Saturday nights have changed so drastically for me in the last few years that I feel as if I am living another life all together, one of a lazy space alien who can’t seem to amass the slightest bit of energy to get up and try to contact the mother ship and say, “Hey fuckers, it’s great down here. Come give In’ N ‘Out Burger a good, old fashioned ^:~^*~`chance.”
My new T.G.I.F is like a baby blue sky suddenly turning that crazy pre-tornado black before the twister lands on Aunt Velma’s roof and rips off all the shingles that Uncle Jerry and Cousin Troy had so carefully put on the previous summer while Grandpa Earl yelled from his lawn chair, a collection of sentences that inferred in small, garbled grunts that they were doing it all wrong and if only he could walk upright and didn’t have such a bad case of the shingles he too, would be up on that roof fixing the holes that the rain lets in.
A mere five years ago my Saturday night would start at 9:30 when I would have to take an Olympic long jump into a pair of black cargo pants so tight and trendy that my lower half would resemble a pathetic, black crayon stuck in the built-in sharpener of a deluxe box of 64 count Crayolas. I would then slip on my Doc Marten shit kicker boots covered in the dried remnants of sour mix and tears from the night before and drive my 1985 Volvo station wagon with roll-up windows and vinyl seats to start my shift at one of the hipper clubs in Hollywood, where I would make retched Red Bull Vodkas and loser Long Island Iced Teas and yucky Jager Bombs and creepy Cosmos for the Lakers and Paris and Lindsey and Pamela and Hefner and his hot pockets and every American Idol hopeful with a new wardrobe and deluded dreams.
By the end of the night four Ed Hardy douche sticks would have vomited somewhere on the premises, Seven For Mankind, man-eating whores would have wept for various reasons having to do with sad sex, dull drugs, horrifying high-heels or all three combined and sixteen hangers-on of all shapes, sizes and colors would have been escorted out for being too dumb, too damaged or too D-list.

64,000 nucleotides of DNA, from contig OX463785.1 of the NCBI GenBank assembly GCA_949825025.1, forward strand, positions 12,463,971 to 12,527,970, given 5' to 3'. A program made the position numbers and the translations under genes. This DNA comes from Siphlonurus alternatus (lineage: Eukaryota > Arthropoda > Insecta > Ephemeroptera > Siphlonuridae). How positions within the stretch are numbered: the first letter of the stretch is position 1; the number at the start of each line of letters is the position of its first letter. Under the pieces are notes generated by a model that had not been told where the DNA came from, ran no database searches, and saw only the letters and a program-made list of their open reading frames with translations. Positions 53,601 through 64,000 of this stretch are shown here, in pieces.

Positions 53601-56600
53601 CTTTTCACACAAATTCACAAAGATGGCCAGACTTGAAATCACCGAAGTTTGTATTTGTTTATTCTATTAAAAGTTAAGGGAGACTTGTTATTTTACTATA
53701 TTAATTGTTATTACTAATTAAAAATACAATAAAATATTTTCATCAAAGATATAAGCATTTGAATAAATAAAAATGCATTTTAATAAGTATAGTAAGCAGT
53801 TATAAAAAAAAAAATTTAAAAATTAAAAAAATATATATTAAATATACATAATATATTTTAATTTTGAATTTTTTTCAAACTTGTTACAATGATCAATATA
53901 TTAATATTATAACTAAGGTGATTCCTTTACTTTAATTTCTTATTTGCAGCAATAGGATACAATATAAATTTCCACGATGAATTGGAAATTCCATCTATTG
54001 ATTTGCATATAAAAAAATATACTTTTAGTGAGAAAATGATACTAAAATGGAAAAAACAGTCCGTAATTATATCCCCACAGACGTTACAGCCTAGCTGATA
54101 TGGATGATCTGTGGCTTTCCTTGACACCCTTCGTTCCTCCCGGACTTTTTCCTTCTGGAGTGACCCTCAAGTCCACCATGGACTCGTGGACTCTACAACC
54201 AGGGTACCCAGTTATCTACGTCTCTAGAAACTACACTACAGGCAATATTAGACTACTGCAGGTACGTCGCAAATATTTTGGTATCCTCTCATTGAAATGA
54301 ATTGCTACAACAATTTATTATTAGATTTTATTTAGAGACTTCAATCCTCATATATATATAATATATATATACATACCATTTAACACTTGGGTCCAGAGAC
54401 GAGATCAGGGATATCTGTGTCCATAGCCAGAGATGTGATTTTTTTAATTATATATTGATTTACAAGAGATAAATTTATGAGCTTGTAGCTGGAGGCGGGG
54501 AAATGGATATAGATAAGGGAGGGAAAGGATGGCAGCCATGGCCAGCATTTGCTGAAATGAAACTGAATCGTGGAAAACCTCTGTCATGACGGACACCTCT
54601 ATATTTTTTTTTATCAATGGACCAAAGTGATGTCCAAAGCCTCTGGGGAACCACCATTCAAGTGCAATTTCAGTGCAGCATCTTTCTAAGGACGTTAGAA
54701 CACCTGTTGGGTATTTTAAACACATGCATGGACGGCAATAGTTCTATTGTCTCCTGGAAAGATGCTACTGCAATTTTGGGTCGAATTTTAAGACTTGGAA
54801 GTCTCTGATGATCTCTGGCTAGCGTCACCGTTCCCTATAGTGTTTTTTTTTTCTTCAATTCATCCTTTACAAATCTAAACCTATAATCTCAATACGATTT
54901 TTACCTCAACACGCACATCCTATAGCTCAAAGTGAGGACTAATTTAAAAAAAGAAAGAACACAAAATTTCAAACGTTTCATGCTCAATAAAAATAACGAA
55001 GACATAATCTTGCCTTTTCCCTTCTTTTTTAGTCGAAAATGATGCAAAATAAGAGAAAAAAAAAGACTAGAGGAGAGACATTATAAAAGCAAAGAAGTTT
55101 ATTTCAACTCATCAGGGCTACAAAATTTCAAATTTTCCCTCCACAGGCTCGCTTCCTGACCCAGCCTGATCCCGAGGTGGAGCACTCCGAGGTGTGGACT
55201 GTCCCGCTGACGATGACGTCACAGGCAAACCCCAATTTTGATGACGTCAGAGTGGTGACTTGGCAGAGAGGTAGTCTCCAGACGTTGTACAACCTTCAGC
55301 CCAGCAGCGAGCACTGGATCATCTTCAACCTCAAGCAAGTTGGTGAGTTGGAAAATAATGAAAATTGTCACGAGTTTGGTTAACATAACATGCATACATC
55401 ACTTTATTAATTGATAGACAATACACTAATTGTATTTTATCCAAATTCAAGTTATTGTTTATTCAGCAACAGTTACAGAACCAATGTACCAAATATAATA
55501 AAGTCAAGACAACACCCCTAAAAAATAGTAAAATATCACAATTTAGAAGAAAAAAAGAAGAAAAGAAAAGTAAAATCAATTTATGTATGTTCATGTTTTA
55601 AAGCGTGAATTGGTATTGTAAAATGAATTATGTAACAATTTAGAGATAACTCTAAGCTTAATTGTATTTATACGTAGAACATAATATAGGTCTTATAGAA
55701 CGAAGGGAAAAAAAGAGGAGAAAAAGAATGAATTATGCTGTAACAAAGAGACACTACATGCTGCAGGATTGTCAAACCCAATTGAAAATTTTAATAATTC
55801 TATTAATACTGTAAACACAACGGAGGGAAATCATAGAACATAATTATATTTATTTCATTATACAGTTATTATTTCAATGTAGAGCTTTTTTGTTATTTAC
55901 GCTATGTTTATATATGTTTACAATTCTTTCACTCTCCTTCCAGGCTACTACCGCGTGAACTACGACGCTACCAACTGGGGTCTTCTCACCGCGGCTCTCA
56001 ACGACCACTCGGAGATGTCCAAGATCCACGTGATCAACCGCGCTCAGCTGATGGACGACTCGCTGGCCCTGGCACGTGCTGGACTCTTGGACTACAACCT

The lights would come up, showing us the trash-strewn trenches that encircled us all evening and I would count out the tips with my comrades in black, eat a street hot dog wrapped in bacon and cooked by a woman as creepy and as crusty as the hot dog itself and, by 3:30 in the morning, I would drive home a few hundred dollars richer and a few decibels closer to deaf, sleeping until noon the next day and recovering at my languid, lazy leisure.
Five years on the fast forward button and I am sitting solo in bed, blowing my nose, nursing a cold and silently high-fiving myself because I got Otto down happy and lovely by 7 o’clock. I am also doing a mental conga line for the simple fact that I ate my favorite, fancy dinner, toast with butter and honey, while watching the first Mission: Impossible, circa 1996, from start to finish and will be down for the count by 10 o’clock, give or take fifteen seconds. 10 0’clock, a time that, for so long was the start of my evening, the beginning of my shift from normal to night owl, has now become the time that this princess of pathetic turns into a pumpkin of power napping.
I do not miss the screaming fun or the sticky stench or the raging ridiculousness or the barroom bedlam or the crates of cash. Okay, I miss the cash. I’m not stupid. And sure, once in a while I miss the murky mayhem and the feeling of exhilarated exhaustion and crazy camaraderie. But, when I roll over and turn off the light and my old, Sony Dream Machine spits back at me a blinking, neon green 10:00, everything feels as good and great as that magical calm before the storm.